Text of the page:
"What if you were shown proof that he did?"

"The Americans say they have proof, but they don't give it to the Taliban."

I then presented a hypothetical scenario. "What if," I asked, "you were shown a video in which Osama bin Laden was actually seen murdering a woman. What then?"

There was a pause. A student named Fazlur Razaq stood up: "The Americans have all the tricks of the media. They can put Osama's head on the body of someone else, and make it seem like he's killing when he's not doing it."

I then took from my notebook my secret weapon: the 1998 fatwa issued by bin Laden's organization -- the International Islamic Front for Jihad Against Jews and Crusaders -- concerning the presence of American troops in Saudi Arabia.

I read them a passage, the English translation of which reads as follows: "The ruling to kill the Americans and their allies -- civilians and military -- is an individual duty for every Muslim who can do it in any country in which it is possible to do it, in order to liberate the Al Aksa Mosque and the holy mosque from their grip, and in order for their armies to move out of all the lands of Islam, defeated and unable to threaten any Muslim."

Here it is, I said, in black and white: bin Laden calling for the death of all Americans, civilian and military.

"Osama didn't write that," one student yelled, and the others cheered. "That's a forgery of the Americans."

I asked one final question: What would you do if you learned that the CIA had captured bin Laden and was taking him to America to stand trial? A student who gave his name as Muhammad stood up: "We would sacrifice our lives for Osama. We would kill Amer icans." What kind of Americans? "All Americans."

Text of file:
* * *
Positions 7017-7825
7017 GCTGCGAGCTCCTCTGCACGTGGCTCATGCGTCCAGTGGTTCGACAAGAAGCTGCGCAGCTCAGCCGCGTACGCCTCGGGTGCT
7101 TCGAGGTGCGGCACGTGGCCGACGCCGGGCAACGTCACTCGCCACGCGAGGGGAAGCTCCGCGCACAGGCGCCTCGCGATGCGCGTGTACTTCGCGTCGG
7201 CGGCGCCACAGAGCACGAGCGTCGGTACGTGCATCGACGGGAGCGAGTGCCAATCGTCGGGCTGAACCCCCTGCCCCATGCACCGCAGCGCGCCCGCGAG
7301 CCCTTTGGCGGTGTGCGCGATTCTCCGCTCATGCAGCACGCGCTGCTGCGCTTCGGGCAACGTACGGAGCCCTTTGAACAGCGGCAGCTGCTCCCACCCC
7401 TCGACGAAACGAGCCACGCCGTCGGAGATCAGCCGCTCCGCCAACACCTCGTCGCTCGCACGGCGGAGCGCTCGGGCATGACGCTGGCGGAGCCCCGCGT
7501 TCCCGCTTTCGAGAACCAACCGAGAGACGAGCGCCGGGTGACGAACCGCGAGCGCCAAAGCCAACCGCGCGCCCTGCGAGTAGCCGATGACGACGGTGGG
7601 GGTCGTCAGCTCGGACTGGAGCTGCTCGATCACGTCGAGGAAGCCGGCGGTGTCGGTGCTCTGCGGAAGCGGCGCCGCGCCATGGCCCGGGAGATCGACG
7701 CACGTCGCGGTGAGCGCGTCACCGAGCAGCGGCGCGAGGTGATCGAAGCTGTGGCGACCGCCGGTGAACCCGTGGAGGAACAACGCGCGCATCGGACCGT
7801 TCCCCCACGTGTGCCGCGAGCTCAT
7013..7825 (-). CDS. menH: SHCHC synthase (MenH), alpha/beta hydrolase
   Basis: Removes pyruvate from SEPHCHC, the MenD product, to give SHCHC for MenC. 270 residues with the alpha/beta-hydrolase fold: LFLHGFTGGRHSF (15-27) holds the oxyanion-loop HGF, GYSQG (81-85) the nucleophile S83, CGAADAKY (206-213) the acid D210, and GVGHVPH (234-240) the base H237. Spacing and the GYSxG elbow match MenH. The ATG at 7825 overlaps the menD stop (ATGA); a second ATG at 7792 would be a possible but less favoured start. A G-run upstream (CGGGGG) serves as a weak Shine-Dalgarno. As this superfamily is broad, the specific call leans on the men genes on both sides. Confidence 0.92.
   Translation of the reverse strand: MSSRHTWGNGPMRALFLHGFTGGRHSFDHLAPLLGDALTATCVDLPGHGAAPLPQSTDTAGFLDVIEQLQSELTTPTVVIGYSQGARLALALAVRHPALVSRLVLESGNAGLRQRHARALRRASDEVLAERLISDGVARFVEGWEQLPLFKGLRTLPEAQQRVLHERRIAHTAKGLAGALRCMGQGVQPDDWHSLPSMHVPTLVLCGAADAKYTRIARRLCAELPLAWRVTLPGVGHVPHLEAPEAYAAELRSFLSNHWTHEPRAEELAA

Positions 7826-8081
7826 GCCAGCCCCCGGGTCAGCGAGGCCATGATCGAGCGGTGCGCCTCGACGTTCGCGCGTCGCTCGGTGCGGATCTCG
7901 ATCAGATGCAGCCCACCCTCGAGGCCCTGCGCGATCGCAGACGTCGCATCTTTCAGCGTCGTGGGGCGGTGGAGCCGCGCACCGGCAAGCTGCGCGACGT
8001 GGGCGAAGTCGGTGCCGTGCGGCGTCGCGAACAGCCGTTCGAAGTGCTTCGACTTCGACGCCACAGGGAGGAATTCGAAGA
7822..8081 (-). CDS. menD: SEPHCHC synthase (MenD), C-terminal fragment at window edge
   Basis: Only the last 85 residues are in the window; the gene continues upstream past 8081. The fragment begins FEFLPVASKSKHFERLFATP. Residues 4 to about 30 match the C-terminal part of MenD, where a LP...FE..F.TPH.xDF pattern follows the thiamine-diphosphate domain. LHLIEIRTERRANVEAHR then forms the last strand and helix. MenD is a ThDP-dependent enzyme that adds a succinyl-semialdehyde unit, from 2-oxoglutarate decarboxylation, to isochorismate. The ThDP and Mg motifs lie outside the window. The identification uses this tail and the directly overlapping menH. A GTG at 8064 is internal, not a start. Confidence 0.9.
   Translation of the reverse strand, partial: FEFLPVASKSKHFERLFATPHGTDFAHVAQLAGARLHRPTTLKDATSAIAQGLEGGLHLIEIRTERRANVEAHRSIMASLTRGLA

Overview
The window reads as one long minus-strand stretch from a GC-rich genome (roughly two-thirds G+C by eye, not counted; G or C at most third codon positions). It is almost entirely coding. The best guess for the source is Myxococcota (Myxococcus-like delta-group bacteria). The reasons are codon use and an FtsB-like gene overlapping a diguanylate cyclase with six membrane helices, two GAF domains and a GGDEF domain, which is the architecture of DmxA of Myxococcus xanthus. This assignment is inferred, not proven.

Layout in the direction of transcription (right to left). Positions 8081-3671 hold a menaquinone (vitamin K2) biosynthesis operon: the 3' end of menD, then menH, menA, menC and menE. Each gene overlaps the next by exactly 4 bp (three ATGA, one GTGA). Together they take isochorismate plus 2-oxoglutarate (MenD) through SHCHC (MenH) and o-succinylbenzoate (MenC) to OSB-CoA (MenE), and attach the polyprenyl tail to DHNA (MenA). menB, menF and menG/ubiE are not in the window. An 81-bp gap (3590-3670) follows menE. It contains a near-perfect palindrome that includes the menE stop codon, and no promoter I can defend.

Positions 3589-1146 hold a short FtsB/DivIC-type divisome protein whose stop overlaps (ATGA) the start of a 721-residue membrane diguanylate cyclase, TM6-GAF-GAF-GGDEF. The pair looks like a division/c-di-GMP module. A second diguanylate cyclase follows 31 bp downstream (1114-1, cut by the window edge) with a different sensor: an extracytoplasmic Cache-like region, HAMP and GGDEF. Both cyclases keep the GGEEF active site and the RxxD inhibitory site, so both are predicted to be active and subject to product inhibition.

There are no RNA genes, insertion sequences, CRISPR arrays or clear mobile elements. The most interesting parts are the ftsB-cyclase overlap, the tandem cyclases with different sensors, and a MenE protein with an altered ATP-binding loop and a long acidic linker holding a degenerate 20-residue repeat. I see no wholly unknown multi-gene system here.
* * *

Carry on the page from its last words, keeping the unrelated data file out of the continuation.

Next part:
As I left the mosque, Muhammad and a group of his friends approached me.

"We'd like you to embrace Islam," he said. "We love you. We want you to have Islam."

At the Haqqania madrasa, a student who says he has just attended one of bin Laden's training camps pulls out a training manual, called the "encyclopedia."

"Now listen, American, and listen well," says Hussain Zaeef, 21. He reads from Page 12 of the manual: ` "Bomb their embassies and vital economic centers.' That's what I will do to you and your country. I will get your children. I will get their playgrou nds. I will get their schools, too. I will get all of you."

Later that day I met with a small group of students I had grown to like, hoping that, away from their teachers, they would talk a different talk.

Meeting students out of class had already made for a number of interesting moments: I had, for example, been asked for sex. Many of them were convinced that all Americans are bisexual, and that Westerners engage in sex with anything, anywhere, all the time.

Among the young men I spoke with after the Osama colloquy there was no talk of sex. One, a bright and personable student from a village near Kabul, had told me his name was Sayid.

I asked him how his parents felt to have him at the madrasa, knowing that there is a chance he would choose to be a mujahed -- against the northern alliance, or perhaps against India, in Kashmir.

"They support the jihad," he said.

"How would they feel if you were killed?"

"They would be very happy," he said. "They would be so proud. Any father would want his son to die as shaheed," or martyr.

If you fought against the northern alliance, you would be killing Muslims, I said.

"They're Muslims, but they're crazy," Sayid replied.

For Haq, the world is divided into two separate and mutually hostile domains: the dar-al-harb and the dar-al-Islam. The dar-al-harb is the "abode of war." The dar-al-Islam is the "abode of peace."